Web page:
On crisis periods

Kai's seizures have escalated. On Friday they amped up to around a seizure a minute. A *minute*. We thought we were managing. Kind of. We have nurses who were constantly on the end of the phone with us, and we ran through our emergency seizure protocol on loop.

By Saturday we fled to Sams  parents for the extra help and come Sunday Sam and I were sleeping in three hourly shifts to ensure not a single seizure was missed. They were never ending, with breath holding, weird apnea episodes where during or after a seizure Kai would stop breathing for a bit.

It wasn't feasible - not long term. Come Monday we were back home and Sam was meant to be working, and we were both so sleep deprived. Our symptom care nurse called it, we went into A&E to see if we could figure out the cause and then onto hospice for a symptom stay.

We had a new registrar in A&E (and again we went through the spiel, hyperglycinemia is not hyperglycemia, I promise he doesn't have a problem with blood sugar). We felt like old hands at this. I had the cheat sheet ready with all the contact info, the med schedule, and the big red writing that said cinemia, not cemia.

Truth, we don't know why his seizures kicked off so much. It could because he's teething. It could be because we recently tweaked his meds. He could be sick. Too hot. Overstimulated. Constipation. Or It could be NKH progression.

In the end, our Community Nurse snuck our Neurologist out of his office and down to see us in the A&E. I love our neurologist. He's a guy who loves his job. Who likes his patients, and genuinely cares about Kai. He takes the time to greet Kai, rather than just talk over him at us. He's a lovely man whose brain moves a kajillion miles a minute. We like him.

Essentially, he told us to go to hospice, and hang tight. We moved the medication thresholds back so we weren't sedating Kai quite as often, and we waited.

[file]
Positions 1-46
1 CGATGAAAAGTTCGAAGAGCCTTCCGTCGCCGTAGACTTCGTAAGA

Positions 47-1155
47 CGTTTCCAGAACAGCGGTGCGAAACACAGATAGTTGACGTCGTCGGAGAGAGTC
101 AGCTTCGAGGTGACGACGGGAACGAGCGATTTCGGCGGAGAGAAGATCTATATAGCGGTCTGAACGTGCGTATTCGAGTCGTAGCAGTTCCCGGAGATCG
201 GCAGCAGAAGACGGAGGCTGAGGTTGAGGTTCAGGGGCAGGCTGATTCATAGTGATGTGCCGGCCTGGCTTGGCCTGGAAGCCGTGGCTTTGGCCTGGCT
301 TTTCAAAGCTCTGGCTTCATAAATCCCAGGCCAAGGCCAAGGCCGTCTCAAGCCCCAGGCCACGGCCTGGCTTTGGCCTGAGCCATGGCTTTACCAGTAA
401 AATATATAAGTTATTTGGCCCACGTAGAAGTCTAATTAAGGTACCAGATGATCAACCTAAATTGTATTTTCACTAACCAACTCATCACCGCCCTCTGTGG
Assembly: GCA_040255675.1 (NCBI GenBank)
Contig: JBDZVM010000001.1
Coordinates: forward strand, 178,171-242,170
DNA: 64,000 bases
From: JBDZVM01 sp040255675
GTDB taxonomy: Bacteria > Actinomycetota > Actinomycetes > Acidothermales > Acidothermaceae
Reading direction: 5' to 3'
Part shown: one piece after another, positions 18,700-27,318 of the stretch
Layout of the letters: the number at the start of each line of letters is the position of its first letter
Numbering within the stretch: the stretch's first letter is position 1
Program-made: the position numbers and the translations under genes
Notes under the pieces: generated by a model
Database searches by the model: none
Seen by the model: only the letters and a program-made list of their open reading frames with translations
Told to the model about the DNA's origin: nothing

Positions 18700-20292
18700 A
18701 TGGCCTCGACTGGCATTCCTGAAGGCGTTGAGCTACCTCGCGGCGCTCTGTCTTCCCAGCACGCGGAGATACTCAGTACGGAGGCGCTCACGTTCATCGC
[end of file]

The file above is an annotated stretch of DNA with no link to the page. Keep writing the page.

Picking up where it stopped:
I've never been so grateful to get to hospice. Sam and I were so fatigued, so sleep deprived that Sam was asleep before we even finished check in. I fell asleep in Kai's room, not even making it up to the flat. I'm so grateful for having the hospice support. I'm so so grateful they were there for us. Grateful that there  are people who know us, know Kai that we can trust to take care of Kai. I don't know what we would have done without them.

Sam and I spent the next few days recovering. I had no idea how sleep deprived we were, how much we were surviving on fear and adrenaline. Even having one good nights sleep under our belts, it took a few more days before we lost that hungover, groggy feeling. Sleep deprivation is horrid.

Kai had some hard days. Lots of seizures. Mostly sedated, very little awake time. I hate those kinds of days with him, I really struggle. I can't settle, and my brain goes a kajillion miles an hour second guessing everything we've done, trying to figure out the correlation between seizures and everything else.

We had a conversation with our palliative care consultant. We talked about the meds, and how one of them, the one we upped, an anti-epileptic effects another one, one we hadn't upped, also an anti-epileptic. They are apparently processed by the same enzyme, and while the hospital neurologists assured us they shouldn't interact which each other, when we upped the second anti-epileptic the seizures reduce slightly.

Kai started having more awake time, and seemed a bit more with it. Enough, that after a week, we were able to come home. Thank goodness for that.

Even better, once we were home I argued for a reduction back to the original levels, and his seizures came down even more.

Kai is still having seizures. They're still part of our everyday, and we still often have to give rescue meds. But, we're away from every minute. We have clear gaps after rescue meds, giving his brain time to recover. We've worked out a routine which means both sam and I get some sleep (kind of. Kind of not really, but better than sleeping in shifts). We invested in an angel care monitoring thingamabob so if Kai has an apnea episode while sleeping in his crib, we will know about it. I'm investigating wearable monitors, but we will see.

So, we made it through another crisis period. Thank goodness for that.